But Mr Khaw also acknowledged that French firm Thales faced “challenging situations”, as only a small segment of the EWL, called the Tuas West Extension (TWE), used Thales’ system, while the bulk of the line ran on an older signalling system.
“In hindsight, this introduced a lot of complications because you have two stretches, each running on different signalling systems,” Mr Khaw told reporters.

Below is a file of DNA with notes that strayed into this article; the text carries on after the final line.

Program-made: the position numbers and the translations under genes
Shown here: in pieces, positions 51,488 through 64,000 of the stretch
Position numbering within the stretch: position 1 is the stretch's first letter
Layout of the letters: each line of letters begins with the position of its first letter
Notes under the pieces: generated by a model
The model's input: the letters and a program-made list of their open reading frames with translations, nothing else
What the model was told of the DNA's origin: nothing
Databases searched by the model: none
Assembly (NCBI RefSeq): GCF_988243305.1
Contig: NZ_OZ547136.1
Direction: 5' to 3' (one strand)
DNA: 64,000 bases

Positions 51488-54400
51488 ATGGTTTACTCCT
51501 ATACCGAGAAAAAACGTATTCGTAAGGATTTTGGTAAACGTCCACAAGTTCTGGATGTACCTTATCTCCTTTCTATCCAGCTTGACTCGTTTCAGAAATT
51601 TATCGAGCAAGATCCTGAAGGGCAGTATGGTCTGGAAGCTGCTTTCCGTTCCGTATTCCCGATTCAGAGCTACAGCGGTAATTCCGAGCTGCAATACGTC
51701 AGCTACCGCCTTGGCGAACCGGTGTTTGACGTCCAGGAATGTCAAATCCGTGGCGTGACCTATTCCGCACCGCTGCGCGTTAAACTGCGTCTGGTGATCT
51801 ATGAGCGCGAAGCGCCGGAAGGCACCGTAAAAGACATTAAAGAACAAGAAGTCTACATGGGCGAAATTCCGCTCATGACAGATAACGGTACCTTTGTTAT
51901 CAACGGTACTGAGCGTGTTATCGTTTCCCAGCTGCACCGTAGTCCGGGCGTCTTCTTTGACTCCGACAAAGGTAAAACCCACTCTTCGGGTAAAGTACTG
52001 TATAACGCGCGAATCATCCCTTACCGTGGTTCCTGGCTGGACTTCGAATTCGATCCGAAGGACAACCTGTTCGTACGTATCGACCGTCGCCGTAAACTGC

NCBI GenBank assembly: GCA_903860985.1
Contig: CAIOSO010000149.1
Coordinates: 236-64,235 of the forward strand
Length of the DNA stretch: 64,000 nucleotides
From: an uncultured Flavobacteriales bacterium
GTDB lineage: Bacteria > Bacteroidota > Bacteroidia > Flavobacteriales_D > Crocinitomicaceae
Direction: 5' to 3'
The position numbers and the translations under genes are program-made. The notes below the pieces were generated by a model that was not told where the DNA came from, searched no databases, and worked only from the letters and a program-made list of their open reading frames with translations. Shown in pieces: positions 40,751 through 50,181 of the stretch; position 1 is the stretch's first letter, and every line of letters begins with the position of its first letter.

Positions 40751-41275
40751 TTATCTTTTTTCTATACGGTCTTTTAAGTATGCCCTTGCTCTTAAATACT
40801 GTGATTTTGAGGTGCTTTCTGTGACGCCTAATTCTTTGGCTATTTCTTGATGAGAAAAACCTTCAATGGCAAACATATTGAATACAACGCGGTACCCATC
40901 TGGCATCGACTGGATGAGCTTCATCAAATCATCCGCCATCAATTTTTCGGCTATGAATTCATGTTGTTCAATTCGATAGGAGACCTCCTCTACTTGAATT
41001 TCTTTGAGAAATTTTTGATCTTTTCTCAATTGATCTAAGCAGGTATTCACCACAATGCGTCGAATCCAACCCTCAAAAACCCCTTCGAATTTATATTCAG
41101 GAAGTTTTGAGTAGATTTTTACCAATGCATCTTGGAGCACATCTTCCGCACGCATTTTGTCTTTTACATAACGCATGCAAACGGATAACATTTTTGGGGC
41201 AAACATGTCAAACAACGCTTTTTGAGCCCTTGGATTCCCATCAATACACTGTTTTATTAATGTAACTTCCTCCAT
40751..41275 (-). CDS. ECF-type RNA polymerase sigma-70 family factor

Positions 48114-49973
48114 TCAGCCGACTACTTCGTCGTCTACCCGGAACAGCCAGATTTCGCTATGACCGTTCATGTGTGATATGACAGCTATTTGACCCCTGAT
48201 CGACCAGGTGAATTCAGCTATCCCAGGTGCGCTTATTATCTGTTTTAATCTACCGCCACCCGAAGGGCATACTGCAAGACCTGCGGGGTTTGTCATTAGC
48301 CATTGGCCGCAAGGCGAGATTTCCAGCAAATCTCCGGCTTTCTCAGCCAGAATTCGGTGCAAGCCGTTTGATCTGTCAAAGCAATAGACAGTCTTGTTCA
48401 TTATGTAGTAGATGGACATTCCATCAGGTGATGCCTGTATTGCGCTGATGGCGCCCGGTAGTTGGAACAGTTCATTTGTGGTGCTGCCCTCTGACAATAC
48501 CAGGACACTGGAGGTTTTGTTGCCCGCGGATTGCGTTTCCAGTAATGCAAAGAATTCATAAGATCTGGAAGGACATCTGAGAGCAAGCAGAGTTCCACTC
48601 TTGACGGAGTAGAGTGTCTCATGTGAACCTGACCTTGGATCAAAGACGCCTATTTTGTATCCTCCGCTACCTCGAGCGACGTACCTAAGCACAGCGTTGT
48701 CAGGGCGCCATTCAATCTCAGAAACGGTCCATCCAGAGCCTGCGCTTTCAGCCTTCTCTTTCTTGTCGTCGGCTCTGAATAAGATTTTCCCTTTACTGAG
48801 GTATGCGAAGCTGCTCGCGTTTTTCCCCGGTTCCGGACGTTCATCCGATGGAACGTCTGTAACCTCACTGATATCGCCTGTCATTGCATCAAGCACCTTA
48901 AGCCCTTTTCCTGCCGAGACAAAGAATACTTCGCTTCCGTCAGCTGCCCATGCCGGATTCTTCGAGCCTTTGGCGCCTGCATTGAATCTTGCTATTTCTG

Due to a problem in the interface between the old and new signalling systems last Wednesday, two trains collided at Joo Koon MRT station, causing injuries to 38 people.
Mr Khaw said the parts of the EWL running the old signalling system and the stretch running the new system will now be kept separate until the entire line can migrate to Thales’ system by the middle of next year.
Asked about public confidence in the new signalling system, he said: “Inevitably, the confidence will be shattered by events like this, but it has happened, and we have to get over it and regain the public’s confidence, which means back to the same old job – we have to raise reliability.”
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